Why We Must Still Remember
| March 13, 2009
Beginning in 2006, the Women’s Media Center began a series of articles to alert the public about violence against women involving U.S. soldiers in Iraq. Helen Zia, a WMC board member, explains why we must continue to demand justice.
On March 12, 2006, a 14-year-old girl in Mahmoudiya, Iraq, was raped and murdered by a group of American soldiers. She had been stalked by the GIs, who, over pizza and beer, discussed invading her home and raping her. They went to her home in broad daylight, and as they took turns holding her down and raping her. The accusation: Pfc. Stephen Green shot her parents and 5-year-old sister to death in the next room with his U.S.-issued AK-47. Green then took his turn raping the 14-year-old and when he and his buddies were "done," Green murdered her with his AK-47 as well. The "band of brothers" then attempted to cover up their crime by burning the bodies. Two other soldiers in their unit who aided or knew of the crime covered it up as well—and this might have become another war crime swept under the rug except for the courageous act of another soldier in the same 101st Airborne unit who suspected the crime and reported it.
When the news media first heard of the crime, military spokesmen and U.S. reporters speculated that the rape victim was not a girl, but an adult woman, "perhaps even in her 50s"—as though that would matter. But then the facts came out as the girl's identification papers were revealed.
Her name was Abeer.
As the facts about these crimes emerged, to correct the misleading news reports, the WMC started our Iraq campaign and asked the question: Who Weeps for Abeer? We published several reports on the impact of the U.S. invasion and war on women and girls. [See below for links to those reports and commentaries]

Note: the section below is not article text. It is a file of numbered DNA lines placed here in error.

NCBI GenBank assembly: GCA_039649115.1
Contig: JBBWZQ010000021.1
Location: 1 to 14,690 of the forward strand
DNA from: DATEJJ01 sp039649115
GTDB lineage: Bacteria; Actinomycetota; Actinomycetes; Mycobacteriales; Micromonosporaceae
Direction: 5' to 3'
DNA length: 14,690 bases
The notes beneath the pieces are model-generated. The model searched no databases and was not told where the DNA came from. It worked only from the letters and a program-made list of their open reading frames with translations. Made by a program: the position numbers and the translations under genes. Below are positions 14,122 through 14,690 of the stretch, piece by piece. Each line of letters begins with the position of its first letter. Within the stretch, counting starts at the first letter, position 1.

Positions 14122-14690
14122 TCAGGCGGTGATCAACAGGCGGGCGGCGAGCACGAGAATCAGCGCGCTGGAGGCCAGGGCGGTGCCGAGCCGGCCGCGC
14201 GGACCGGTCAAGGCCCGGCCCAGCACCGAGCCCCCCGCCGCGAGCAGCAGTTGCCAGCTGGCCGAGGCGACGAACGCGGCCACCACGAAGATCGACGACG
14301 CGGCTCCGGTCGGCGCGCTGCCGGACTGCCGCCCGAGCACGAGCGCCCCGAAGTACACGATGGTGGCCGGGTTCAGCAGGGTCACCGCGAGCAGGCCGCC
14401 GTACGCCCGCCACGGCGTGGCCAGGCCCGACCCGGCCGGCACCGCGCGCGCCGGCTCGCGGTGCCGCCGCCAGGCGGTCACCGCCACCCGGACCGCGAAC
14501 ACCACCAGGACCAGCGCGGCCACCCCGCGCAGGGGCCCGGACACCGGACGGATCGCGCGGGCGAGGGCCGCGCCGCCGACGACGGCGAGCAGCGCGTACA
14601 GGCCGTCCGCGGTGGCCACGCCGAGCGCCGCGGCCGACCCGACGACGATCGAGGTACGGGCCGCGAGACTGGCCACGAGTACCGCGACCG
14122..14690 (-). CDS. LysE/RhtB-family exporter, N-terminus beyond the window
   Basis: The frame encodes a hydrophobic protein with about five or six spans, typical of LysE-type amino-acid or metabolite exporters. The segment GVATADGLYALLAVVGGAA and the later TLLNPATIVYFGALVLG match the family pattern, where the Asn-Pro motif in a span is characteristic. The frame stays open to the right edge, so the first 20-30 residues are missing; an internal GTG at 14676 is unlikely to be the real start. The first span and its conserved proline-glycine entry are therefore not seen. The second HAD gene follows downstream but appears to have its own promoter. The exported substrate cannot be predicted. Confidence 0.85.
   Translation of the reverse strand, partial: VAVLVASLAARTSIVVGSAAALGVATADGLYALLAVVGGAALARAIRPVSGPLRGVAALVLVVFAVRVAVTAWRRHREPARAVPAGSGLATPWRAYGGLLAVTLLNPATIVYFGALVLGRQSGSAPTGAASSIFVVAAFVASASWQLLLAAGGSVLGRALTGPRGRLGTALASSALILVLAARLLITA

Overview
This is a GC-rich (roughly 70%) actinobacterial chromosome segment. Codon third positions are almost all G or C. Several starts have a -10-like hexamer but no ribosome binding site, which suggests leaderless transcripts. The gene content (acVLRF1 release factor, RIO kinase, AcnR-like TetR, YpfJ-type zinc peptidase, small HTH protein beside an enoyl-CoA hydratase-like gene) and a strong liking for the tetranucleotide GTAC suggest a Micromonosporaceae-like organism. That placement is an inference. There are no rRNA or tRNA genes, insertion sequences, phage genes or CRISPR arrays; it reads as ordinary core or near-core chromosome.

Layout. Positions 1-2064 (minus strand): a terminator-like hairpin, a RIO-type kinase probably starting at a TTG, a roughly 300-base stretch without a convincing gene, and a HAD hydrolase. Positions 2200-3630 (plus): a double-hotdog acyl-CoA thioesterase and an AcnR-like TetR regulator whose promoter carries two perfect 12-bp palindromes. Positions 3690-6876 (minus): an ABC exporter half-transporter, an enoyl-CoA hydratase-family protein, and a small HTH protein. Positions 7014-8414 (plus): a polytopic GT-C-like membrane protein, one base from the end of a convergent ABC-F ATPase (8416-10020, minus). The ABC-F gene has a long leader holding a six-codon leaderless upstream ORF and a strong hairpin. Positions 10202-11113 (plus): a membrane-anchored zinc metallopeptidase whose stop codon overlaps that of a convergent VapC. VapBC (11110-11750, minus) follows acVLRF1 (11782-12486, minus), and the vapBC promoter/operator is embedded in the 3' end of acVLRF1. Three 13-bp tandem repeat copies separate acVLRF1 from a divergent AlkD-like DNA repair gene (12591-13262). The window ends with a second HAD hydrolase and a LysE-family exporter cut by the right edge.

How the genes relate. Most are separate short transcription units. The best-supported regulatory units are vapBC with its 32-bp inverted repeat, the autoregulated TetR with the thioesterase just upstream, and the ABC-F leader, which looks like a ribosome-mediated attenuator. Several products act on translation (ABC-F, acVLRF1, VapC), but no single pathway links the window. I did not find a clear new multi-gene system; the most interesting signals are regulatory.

In the three years since the horrific acts against Abeer and her family, the U.S. military has held trials against four of the men who raped Abeer or abetted the crime. These soldiers were court-martialed and received sentences ranging from 90-110 years—but may be freed on parole after as few as 10 years.
Stephen Green, however, was no longer in uniform when the crime was revealed—he had been honorably discharged from service early because he was reportedly deemed "unfit for service." He has since been charged by federal prosecutors with murder and sexual assault; his trial is set for April 27 in Paducah, Kentucky, with jury selection to begin on April 6.
When the WMC began our Iraq Campaign, we noted that Congress passed the War Crimes Act of 1996 so that the United States could, under the Geneva Convention, prosecute North Vietnamese who tortured U.S. soldiers during the war in Vietnam. In 1998, the United Nations also recognized rape as a war crime and violation of human rights. Under the War Crimes Act, it is a federal crime for any U.S. national, whether military or civilian, to violate the Geneva Convention by engaging in murder, torture, or inhuman treatment.
Significantly, the statute applies not only to those who carry out the acts, but also to those who order it, know about it, or fail to take steps to stop it. Yet no officers or military brass have been questioned for their gross failure to stop the crimes in Abeer’s home—let alone for any military policies that contributed to these abuses.
As the Obama Administration begins its review of torture and other policies of the Bush years, the WMC reminds all about a girl named Abeer, the human consequences of this war on families, women and children. The public and the media should not allow war crimes or war criminals to be swept from public view. Three years after the rape and murders of Abeer and her family, the WMC again points to Action for Abeer and the continuing call for justice for the many victims of war.